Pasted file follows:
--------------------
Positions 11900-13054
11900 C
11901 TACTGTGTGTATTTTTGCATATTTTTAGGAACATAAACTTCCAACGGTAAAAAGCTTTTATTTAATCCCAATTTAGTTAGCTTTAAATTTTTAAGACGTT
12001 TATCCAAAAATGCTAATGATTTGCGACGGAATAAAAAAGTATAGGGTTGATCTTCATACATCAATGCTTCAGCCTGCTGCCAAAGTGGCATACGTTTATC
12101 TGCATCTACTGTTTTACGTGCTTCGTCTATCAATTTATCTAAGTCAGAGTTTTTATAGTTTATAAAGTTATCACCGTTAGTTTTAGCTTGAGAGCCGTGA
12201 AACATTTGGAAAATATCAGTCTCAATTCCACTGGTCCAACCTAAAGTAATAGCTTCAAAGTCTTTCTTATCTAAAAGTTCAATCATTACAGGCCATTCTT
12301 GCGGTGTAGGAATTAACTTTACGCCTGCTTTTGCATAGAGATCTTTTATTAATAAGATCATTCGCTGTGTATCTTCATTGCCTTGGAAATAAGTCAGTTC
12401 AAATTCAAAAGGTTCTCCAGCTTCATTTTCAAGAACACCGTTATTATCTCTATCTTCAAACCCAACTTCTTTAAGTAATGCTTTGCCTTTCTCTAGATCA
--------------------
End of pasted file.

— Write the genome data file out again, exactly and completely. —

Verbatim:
Positions 11900-13054
11900 C
11901 TACTGTGTGTATTTTTGCATATTTTTAGGAACATAAACTTCCAACGGTAAAAAGCTTTTATTTAATCCCAATTTAGTTAGCTTTAAATTTTTAAGACGTT
12001 TATCCAAAAATGCTAATGATTTGCGACGGAATAAAAAAGTATAGGGTTGATCTTCATACATCAATGCTTCAGCCTGCTGCCAAAGTGGCATACGTTTATC
12101 TGCATCTACTGTTTTACGTGCTTCGTCTATCAATTTATCTAAGTCAGAGTTTTTATAGTTTATAAAGTTATCACCGTTAGTTTTAGCTTGAGAGCCGTGA
12201 AACATTTGGAAAATATCAGTCTCAATTCCACTGGTCCAACCTAAAGTAATAGCTTCAAAGTCTTTCTTATCTAAAAGTTCAATCATTACAGGCCATTCTT
12301 GCGGTGTAGGAATTAACTTTACGCCTGCTTTTGCATAGAGATCTTTTATTAATAAGATCATTCGCTGTGTATCTTCATTGCCTTGGAAATAAGTCAGTTC
12401 AAATTCAAAAGGTTCTCCAGCTTCATTTTCAAGAACACCGTTATTATCTCTATCTTCAAACCCAACTTCTTTAAGTAATGCTTTGCCTTTCTCTAGATCA